This is why he focuses the Four Noble Truths on the suffering that comes from craving and ignorance. There’s a natural stress in the fact that things change, but our real problem is that we create extra suffering through our craving and ignorance. As long as we have the habit of putting up walls in the mind, we’re in a position where we can’t even trust ourselves to do the right thing, not even for our own good. That’s scary.
Decades ago an Alaskan shaman was interviewed by an anthropologist about his tribe’s religious beliefs. The shaman went along with the anthropologist’s questions for a while, but then finally noted, “It’s not what we believe that matters,” he said. “It’s what we fear. That’s what matters.” And a lot of the Buddha’s teachings come right down to this: What is there to fear? What should we fear? Our own misuse of our power to shape our lives, that’s what. His teachings are designed to help us learn and use that power more wisely. And that means breaking down those firewalls, those closed-off compartments in our mind that allow us to do unskillful things.
So we work with mindfulness and alertness, trying to be as continuously aware of the breath as possible without any gaps — because the gaps are what give ignorance the space to create walls, to create little dark corners where it might seem right to act on anger, on lust, on fear, passion, and greed. These things seem right because we block off our sense of shame and conscience, block off our knowledge of what’s really right. And if this becomes a habit, we can’t trust ourselves. We end up doing things that will harm ourselves, will harm other people, because we create these false little worlds where karma doesn’t seem to have a role, where we think we can get away with things. “It won’t matter,” we tell ourselves. But inevitably those walls will come crashing down, those worlds will come crashing down. The principle of cause and effect will assert itself, and what we’ve done will matter. A lot.
So this world of make-believe, in which we build these walls, in which we lie to ourselves and agree to be deceived by our own lies: That’s where we have to start our work. And we do that through developing mindfulness and alertness by working on the meditation, working on being sensitive to the breath all the time, as continuously as possible.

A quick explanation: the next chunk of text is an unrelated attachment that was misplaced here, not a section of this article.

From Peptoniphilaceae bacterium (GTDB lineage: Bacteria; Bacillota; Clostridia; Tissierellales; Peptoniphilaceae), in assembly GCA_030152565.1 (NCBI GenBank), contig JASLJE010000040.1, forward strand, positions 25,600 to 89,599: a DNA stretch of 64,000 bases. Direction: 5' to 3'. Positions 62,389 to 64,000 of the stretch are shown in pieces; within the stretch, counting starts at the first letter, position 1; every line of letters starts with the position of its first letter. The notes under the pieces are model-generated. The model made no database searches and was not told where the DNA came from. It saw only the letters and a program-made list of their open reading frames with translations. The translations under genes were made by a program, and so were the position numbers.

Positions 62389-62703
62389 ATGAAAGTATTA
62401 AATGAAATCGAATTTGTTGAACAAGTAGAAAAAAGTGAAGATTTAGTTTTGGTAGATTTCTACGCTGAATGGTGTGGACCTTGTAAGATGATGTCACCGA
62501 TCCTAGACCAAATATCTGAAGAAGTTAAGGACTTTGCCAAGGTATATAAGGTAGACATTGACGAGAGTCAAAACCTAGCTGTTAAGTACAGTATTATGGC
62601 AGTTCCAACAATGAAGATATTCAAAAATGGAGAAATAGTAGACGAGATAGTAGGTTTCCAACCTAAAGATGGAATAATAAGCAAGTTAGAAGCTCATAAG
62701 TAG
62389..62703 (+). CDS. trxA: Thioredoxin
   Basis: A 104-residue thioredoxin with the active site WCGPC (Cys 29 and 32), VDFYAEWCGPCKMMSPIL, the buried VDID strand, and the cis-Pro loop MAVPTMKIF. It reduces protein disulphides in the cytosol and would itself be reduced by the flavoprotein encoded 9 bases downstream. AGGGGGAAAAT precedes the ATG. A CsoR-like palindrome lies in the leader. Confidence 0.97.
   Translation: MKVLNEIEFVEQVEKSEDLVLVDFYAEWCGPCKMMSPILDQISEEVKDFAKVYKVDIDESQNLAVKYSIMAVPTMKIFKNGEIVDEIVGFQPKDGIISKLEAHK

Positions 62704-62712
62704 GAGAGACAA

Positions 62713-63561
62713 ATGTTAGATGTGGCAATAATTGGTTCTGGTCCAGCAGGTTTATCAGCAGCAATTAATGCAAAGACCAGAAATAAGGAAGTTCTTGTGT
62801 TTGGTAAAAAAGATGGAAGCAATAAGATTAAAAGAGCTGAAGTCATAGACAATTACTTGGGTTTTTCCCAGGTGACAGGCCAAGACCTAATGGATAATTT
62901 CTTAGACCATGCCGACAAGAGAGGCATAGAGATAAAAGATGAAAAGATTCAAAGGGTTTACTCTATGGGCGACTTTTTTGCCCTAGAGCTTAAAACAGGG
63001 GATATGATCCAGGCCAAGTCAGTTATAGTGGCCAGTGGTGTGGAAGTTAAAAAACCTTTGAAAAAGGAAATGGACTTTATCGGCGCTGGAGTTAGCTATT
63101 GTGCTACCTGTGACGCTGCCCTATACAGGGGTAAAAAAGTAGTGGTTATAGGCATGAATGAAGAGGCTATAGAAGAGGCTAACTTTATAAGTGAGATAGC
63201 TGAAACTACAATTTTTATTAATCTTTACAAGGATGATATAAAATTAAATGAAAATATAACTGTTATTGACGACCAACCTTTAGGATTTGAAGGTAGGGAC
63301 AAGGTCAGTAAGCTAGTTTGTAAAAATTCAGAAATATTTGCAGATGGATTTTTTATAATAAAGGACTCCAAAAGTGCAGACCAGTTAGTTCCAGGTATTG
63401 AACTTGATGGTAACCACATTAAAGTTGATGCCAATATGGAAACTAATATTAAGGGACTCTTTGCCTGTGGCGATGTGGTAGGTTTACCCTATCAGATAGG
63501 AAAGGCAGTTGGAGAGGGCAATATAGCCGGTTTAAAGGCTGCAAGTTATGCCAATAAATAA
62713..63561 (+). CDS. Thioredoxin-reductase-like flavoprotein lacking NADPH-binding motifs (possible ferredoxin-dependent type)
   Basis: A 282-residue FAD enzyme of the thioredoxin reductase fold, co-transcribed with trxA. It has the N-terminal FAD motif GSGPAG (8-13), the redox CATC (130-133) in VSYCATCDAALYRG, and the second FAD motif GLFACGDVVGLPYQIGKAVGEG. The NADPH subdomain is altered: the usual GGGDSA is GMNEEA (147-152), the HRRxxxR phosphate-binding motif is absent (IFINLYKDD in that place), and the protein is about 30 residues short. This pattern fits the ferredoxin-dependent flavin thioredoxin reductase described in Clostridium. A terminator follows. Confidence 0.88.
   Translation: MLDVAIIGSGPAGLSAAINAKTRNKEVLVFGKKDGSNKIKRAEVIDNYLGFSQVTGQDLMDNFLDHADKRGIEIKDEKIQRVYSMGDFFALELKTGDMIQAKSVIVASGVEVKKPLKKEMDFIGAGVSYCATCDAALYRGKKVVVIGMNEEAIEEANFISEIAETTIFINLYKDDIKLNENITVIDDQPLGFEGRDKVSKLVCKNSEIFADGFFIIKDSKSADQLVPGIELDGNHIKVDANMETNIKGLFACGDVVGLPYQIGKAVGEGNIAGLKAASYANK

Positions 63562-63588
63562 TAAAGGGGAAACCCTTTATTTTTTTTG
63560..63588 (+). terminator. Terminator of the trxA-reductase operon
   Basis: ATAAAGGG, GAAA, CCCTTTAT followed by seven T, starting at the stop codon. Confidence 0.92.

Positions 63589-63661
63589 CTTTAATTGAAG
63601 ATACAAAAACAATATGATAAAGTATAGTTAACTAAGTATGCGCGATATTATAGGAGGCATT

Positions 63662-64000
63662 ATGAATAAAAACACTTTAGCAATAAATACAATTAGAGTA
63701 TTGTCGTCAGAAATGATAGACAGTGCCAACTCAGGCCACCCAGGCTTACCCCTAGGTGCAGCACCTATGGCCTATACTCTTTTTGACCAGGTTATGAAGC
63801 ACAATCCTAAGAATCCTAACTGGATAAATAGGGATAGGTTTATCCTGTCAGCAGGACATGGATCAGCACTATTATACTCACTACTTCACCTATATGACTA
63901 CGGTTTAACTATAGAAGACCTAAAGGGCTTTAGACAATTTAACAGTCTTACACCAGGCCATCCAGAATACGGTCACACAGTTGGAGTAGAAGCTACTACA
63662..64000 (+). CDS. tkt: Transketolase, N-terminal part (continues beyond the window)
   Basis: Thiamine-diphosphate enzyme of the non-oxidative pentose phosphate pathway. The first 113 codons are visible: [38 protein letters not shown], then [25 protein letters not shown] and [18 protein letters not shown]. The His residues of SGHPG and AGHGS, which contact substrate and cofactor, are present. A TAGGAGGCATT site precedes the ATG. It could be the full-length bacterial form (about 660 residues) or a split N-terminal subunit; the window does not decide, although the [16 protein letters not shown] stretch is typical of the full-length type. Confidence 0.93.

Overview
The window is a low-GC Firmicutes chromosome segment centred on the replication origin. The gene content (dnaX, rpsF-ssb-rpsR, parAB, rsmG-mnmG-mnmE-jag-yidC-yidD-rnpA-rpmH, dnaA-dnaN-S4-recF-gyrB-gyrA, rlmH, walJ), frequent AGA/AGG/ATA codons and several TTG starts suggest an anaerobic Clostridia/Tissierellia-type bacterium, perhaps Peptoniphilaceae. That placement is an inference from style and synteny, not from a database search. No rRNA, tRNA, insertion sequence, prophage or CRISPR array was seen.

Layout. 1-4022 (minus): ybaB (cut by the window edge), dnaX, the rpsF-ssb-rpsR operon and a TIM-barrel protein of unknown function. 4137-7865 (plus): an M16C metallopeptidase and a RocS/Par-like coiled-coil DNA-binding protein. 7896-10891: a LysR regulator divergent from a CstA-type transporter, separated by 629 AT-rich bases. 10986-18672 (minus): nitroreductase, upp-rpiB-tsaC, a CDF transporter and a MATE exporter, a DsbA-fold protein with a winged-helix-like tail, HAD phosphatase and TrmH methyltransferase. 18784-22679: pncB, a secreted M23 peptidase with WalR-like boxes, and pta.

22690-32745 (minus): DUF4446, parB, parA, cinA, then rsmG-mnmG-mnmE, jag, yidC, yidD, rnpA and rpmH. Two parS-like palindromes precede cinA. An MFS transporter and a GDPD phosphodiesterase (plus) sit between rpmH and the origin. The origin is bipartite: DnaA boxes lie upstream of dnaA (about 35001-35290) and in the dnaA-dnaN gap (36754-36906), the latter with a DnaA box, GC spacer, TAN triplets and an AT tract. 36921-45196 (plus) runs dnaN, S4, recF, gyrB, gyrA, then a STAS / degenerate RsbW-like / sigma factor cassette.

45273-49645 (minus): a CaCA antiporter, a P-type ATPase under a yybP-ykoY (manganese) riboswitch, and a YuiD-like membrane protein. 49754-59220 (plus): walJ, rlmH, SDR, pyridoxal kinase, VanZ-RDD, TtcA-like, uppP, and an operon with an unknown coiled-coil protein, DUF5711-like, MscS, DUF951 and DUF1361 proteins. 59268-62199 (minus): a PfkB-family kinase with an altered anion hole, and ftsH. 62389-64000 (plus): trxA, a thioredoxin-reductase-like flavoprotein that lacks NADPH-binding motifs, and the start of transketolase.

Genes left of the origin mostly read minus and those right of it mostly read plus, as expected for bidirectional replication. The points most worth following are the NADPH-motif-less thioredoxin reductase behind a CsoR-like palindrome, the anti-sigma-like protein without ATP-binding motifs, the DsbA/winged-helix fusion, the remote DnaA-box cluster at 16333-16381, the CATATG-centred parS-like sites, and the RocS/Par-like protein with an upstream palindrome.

When we learn to be true to ourselves, then the truth holds no dangers, no fear. But when we create make-believe worlds for ourselves and work hard to keep them shored up, we know deep down inside that eventually they’re going to come tumbling down. Our work will be in vain. So in the back of the mind we fear the truth because we haven’t been true to ourselves. But when you learn to be true to yourself, the truth holds no danger, the truth holds no fear, because you’re right there with the truth all the time.
It’s like a person who holds to the precept of not lying: You don’t lie at all, so you don’t have to remember what lie you said to this person, or what lie you said to that person, because you’ve been saying the truth all the time. The same principle works on the inner level as well. If you’ve been with the truth all the time, nothing that the truth will serve up will cause you any fear, any danger, because over time you’ve become more and more skillful in how you relate to the truth. Even the suffering that comes from past actions, the pain that comes from past actions: You learn how to relate to that skillfully without trying to pretend it’s not there, without trying to make too big or too little an issue out of it. You simply look for exactly what it is and learn to understand it. When you understand it, you can get past it. You can transcend it.
This kind of understanding requires seeing cause and effect, seeing your actions, the results of what you’ve done, and learning to fine-tune your sensitivity so you become more and more skillful in relating to the truth. This, in turn, allows you to stay with the truth more and more steadily so that you don’t go running off into make-believe worlds.
So the causes of suffering — craving and ignorance — are not abstract things; they’re habits of the mind, often willful habits of the mind. Craving comes from ignorance, but ignorance can also come from craving. We set up walls in our minds to get away with the things we want to do, but we can’t really get away, which is why craving and ignorance cause suffering.